Laurus is a leading firm in advising on Child Custody (Child Arrangements)
If you are going through a divorce or have separated from your partner and you are having problems in agreeing arrangements for and access to your children, then please give us a call.
Children issues can be incredibly difficult to broach and even more difficult to decide. We provide expert advice, whether you wish to re-locate to a different part of the country, or to another country altogether with your children.
You may also need our help when you want to take your children on holiday, to attend your child’s sports day, or whether you have a specific issue that you need to resolve – we can help.
We can put in place a structure for child contact, or if you have concerns as to your partner’s behaviour, we can advise as to your rights and possibilities. The Family Team at Laurus London will listen to your issues and talk you through your options before offering a practical solution.
We specialise in advising cohabiting couples.
Unfortunately, as the law currently stands, unmarried couples are not afforded the same protection as married couples if the relationship ends.
This is particularly important if you have children, as although you can seek financial relief from your partner, this may not include staying in your home if it is solely owned by your partner. This is a complex area of law and each case is different.
You may not have as many rights as you might expect, even if you make contributions to bills and the mortgage.
If you are cohabiting and wish to review your situation and need to know your rights, or if you are thinking of living with your partner, the Family Team at Laurus are happy to advise on your case so that you are in the best position possible when starting your life together.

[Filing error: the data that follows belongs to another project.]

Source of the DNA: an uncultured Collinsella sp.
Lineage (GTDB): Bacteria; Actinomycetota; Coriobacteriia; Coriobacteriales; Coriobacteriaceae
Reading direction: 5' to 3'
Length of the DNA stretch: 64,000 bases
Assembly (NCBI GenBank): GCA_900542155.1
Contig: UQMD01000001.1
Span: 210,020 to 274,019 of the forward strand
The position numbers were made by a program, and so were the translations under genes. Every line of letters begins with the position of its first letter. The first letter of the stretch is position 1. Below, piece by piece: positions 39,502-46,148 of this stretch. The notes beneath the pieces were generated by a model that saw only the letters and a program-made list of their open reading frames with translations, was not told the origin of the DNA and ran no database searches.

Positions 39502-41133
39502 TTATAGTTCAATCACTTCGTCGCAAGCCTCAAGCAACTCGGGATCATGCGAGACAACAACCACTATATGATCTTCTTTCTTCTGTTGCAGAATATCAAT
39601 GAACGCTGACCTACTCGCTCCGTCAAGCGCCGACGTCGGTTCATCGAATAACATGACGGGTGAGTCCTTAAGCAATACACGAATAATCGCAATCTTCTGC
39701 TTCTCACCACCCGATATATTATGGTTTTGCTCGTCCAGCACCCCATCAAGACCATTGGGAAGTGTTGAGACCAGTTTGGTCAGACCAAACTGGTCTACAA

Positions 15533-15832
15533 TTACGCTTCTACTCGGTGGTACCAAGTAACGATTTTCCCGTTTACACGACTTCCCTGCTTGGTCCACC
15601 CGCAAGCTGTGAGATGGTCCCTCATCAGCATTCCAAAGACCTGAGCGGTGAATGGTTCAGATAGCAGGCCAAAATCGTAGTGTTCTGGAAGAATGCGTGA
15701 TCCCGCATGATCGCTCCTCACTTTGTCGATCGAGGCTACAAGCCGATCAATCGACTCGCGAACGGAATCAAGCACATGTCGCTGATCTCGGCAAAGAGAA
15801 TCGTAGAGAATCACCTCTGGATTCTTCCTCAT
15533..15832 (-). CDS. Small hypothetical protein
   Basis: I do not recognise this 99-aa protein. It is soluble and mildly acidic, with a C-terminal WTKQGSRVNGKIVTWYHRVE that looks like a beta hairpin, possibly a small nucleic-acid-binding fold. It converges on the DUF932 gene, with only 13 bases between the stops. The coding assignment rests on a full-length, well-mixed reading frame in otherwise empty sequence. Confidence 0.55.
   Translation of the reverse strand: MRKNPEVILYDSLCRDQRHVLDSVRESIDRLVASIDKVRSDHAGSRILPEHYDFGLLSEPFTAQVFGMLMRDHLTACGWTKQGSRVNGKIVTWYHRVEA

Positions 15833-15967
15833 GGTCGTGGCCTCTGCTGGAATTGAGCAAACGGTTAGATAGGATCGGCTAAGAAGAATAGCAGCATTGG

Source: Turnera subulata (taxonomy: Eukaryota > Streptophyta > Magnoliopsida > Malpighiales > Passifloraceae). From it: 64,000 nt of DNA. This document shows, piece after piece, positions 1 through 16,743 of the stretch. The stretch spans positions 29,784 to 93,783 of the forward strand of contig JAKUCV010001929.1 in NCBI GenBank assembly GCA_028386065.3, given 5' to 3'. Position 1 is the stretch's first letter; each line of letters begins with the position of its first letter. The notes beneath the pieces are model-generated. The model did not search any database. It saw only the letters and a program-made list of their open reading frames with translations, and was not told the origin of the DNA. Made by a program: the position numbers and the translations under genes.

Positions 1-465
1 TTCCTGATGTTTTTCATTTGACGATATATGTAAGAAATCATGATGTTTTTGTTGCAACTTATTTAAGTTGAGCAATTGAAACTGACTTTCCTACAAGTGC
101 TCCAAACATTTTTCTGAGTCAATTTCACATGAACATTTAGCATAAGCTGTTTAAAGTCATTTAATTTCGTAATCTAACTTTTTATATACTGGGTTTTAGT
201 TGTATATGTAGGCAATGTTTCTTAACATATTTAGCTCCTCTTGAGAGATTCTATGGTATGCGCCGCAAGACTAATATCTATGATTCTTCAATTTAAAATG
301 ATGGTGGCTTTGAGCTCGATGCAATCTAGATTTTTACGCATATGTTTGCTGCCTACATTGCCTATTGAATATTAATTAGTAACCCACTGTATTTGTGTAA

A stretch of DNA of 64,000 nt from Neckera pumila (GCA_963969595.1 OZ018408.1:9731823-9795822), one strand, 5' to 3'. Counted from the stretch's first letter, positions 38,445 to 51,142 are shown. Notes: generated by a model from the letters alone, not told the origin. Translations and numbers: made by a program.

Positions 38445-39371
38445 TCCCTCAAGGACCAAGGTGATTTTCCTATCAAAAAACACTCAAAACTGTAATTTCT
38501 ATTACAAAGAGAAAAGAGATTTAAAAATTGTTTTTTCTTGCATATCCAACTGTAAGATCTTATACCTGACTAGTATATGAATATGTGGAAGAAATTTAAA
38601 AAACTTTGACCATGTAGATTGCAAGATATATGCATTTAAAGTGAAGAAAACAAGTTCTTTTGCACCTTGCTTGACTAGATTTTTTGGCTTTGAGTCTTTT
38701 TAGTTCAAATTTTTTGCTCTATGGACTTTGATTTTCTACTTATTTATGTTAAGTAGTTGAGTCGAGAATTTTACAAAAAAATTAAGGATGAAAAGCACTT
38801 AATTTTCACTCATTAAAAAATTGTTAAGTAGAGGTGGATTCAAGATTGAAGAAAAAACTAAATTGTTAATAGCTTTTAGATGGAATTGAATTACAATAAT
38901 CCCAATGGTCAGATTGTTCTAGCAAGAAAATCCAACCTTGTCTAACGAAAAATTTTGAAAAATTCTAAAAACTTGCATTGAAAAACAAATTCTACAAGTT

Our personal and pragmatic approach to divorce proceedings has been recognised to reduce the stress and cost involved.
If you have reached the stage where you are contemplating a divorce, there are a number of factors to consider. You must prove to the court that your marriage has irretrievably broken down under one of five headings: adultery, unreasonable behaviour, desertion, you have lived apart for 2 years (and the other party agrees to the divorce), or you have lived apart for 5 years. Once established you will be able to proceed with the divorce procedure.
We understand that this is a very stressful time and we aim to give the most practical advice, tailored to your individual situation.
We specialise in advising and assessing finances on divorce. Without tailored advice, this can be a time-consuming and confusing task.
Generally speaking, a court would look to achieve a 50/50 outcome to leave both parties in a fair and reasonable position for the future. However, a court would consider a departure from a 50/50 split in favour of one party where, for example, that party’s income is significantly lower than the other and therefore an unequal split of the assets are required to meet that party’s needs.
The court has a duty to consider all the circumstances of the case and to take into account a range of specific factors which are listed below.
Before considering the individual section 25 factors, the court first considers the welfare of any children of the family under the age of 18.
The section 25 factors can be summarised as follows:
- The capital and income resources available to the parties, either existing or reasonably foreseeable.
- Details of the financial needs of the parties, including:
- their standard of living;
- their ages and the length of the marriage; and
- any disabilities.